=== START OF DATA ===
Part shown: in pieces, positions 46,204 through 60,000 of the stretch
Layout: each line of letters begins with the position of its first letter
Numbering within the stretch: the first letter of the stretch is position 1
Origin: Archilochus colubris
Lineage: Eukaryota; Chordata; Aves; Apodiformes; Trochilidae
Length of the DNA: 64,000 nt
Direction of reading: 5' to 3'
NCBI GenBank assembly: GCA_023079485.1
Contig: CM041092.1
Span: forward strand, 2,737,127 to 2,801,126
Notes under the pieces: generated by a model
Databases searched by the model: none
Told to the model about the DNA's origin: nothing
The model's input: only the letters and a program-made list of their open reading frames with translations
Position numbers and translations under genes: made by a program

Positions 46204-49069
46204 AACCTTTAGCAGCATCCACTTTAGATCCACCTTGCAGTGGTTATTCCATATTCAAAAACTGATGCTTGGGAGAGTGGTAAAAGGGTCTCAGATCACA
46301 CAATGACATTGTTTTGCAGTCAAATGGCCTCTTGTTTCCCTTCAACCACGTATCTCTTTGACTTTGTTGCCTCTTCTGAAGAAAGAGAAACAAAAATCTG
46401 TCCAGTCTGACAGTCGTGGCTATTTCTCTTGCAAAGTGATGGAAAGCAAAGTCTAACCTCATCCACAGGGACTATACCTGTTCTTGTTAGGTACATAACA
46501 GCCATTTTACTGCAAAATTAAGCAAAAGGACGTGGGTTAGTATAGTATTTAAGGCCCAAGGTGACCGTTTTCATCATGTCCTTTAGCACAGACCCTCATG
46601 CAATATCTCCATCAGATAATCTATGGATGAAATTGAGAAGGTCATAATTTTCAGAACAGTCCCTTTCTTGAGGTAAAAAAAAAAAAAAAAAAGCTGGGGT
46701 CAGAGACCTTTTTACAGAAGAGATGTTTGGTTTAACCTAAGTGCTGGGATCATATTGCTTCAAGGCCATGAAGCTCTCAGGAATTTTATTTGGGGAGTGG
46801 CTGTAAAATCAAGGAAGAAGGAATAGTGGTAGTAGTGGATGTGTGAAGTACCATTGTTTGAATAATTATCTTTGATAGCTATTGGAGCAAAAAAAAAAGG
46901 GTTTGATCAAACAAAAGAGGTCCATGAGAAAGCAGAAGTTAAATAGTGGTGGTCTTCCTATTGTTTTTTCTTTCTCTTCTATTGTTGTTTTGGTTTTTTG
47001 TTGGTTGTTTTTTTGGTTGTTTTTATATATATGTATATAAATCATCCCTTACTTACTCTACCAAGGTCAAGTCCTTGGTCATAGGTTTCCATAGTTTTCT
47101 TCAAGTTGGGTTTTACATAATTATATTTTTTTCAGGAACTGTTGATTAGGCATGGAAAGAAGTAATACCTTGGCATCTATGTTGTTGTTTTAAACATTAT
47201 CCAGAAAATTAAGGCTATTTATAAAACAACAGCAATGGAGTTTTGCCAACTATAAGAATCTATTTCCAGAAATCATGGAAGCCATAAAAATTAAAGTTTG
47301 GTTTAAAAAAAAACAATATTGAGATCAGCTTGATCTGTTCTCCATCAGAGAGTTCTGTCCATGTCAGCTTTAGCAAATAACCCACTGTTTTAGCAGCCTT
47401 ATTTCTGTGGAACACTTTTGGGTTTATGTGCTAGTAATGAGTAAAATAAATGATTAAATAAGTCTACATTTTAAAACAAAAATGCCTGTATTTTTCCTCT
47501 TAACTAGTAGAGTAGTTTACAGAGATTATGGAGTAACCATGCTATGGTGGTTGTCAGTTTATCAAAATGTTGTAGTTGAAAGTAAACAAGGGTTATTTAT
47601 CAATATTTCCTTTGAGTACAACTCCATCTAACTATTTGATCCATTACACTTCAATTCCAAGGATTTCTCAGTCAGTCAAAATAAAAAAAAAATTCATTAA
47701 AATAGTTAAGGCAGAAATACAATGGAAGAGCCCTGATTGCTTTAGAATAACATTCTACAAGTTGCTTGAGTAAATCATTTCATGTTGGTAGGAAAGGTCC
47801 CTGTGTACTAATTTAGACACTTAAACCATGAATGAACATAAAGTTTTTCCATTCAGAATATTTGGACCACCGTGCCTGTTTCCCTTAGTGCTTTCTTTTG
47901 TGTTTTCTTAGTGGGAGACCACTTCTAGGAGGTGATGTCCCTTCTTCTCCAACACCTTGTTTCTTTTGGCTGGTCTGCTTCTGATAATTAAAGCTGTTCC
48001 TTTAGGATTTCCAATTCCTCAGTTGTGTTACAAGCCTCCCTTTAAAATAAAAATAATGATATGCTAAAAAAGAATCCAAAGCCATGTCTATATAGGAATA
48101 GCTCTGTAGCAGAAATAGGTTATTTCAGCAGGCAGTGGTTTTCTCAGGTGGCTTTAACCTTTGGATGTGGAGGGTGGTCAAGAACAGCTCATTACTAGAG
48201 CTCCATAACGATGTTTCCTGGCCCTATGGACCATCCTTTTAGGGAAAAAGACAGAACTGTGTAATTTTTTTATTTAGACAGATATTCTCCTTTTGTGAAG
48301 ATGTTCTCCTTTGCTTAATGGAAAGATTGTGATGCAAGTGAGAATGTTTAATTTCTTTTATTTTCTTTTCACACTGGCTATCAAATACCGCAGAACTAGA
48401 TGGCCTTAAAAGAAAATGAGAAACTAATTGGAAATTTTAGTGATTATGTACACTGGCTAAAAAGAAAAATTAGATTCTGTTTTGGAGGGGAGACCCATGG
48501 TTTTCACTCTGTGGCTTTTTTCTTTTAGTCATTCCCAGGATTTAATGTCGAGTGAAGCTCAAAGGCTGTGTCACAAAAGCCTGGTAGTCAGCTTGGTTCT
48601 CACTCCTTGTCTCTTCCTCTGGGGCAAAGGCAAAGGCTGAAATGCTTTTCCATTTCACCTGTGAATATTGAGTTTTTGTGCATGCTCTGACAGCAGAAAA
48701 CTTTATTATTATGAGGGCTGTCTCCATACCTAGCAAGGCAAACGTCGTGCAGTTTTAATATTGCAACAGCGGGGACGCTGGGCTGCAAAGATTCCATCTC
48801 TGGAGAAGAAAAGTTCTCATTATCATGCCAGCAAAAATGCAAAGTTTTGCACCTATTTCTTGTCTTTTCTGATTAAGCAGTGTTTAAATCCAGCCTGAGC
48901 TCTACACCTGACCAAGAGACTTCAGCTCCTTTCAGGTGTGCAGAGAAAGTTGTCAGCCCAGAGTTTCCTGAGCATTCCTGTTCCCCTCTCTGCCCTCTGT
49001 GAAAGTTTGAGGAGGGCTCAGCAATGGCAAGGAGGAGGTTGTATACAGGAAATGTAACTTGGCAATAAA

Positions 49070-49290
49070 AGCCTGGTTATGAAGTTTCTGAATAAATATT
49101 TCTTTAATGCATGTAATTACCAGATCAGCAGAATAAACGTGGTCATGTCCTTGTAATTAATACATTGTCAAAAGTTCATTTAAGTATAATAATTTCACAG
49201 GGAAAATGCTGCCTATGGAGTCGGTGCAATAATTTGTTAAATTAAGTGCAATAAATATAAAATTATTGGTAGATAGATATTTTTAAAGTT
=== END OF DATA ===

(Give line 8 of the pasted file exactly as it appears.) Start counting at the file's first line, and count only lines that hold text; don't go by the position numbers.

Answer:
NCBI GenBank assembly: GCA_023079485.1